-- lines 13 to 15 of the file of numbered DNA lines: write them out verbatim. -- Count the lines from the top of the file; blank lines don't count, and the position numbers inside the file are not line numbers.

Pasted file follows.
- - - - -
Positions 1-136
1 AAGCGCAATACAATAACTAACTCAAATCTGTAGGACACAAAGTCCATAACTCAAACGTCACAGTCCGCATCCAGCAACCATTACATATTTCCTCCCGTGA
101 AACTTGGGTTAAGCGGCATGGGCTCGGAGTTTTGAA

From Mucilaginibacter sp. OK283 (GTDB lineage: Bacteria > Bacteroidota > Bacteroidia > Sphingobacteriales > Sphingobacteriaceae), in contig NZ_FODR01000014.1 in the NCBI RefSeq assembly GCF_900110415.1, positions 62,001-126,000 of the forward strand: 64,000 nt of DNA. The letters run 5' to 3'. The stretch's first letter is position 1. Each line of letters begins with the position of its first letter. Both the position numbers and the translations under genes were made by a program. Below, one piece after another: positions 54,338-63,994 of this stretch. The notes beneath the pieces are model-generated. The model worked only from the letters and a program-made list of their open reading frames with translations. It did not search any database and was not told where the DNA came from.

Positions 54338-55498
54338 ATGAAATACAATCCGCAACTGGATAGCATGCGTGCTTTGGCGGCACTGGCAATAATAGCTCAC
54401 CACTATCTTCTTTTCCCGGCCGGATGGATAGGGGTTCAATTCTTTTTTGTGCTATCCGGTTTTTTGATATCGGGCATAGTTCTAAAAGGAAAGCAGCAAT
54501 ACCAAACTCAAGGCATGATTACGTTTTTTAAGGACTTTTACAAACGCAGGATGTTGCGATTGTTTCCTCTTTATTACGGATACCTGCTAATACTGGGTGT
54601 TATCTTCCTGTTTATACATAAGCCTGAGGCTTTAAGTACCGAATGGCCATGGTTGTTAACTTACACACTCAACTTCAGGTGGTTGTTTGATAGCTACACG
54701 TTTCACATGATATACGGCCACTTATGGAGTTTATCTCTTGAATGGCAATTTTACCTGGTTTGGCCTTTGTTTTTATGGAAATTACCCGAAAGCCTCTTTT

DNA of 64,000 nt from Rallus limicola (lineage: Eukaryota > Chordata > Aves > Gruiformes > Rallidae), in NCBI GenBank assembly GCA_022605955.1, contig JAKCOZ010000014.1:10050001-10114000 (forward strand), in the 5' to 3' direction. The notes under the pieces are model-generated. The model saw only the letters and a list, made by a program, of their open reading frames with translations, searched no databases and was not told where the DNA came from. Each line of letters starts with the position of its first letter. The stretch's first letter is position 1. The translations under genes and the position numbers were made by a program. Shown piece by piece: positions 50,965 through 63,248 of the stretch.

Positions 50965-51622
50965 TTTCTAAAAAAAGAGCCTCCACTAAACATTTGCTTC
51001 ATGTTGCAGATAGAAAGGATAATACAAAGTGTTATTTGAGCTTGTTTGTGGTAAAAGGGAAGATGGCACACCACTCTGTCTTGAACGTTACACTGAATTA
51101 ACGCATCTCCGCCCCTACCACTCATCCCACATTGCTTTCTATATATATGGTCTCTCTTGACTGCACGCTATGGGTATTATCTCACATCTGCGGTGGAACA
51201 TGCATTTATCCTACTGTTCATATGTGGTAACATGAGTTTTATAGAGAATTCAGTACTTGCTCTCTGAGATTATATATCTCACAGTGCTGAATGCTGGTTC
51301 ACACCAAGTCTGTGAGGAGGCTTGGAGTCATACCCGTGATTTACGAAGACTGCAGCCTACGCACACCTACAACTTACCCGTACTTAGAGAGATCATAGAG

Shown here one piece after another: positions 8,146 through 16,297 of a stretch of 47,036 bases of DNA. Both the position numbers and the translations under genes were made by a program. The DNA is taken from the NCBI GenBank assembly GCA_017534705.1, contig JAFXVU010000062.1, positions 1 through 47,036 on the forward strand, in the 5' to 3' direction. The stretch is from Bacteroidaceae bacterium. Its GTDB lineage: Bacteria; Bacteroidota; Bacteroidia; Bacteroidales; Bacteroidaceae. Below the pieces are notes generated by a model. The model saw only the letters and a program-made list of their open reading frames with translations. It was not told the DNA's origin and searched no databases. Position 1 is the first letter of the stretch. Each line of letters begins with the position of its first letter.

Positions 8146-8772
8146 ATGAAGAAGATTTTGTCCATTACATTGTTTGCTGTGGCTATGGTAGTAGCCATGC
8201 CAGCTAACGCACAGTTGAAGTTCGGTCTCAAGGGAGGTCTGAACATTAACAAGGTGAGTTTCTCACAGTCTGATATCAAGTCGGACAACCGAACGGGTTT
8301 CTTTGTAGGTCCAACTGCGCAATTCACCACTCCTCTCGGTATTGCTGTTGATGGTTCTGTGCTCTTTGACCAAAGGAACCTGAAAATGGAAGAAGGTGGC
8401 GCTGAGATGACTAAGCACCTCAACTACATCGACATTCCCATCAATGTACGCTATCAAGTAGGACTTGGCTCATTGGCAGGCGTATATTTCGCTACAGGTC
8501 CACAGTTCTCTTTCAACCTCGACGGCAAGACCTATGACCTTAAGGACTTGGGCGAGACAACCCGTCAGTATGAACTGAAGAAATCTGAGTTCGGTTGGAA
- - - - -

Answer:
50965 TTTCTAAAAAAAGAGCCTCCACTAAACATTTGCTTC
51001 ATGTTGCAGATAGAAAGGATAATACAAAGTGTTATTTGAGCTTGTTTGTGGTAAAAGGGAAGATGGCACACCACTCTGTCTTGAACGTTACACTGAATTA
51101 ACGCATCTCCGCCCCTACCACTCATCCCACATTGCTTTCTATATATATGGTCTCTCTTGACTGCACGCTATGGGTATTATCTCACATCTGCGGTGGAACA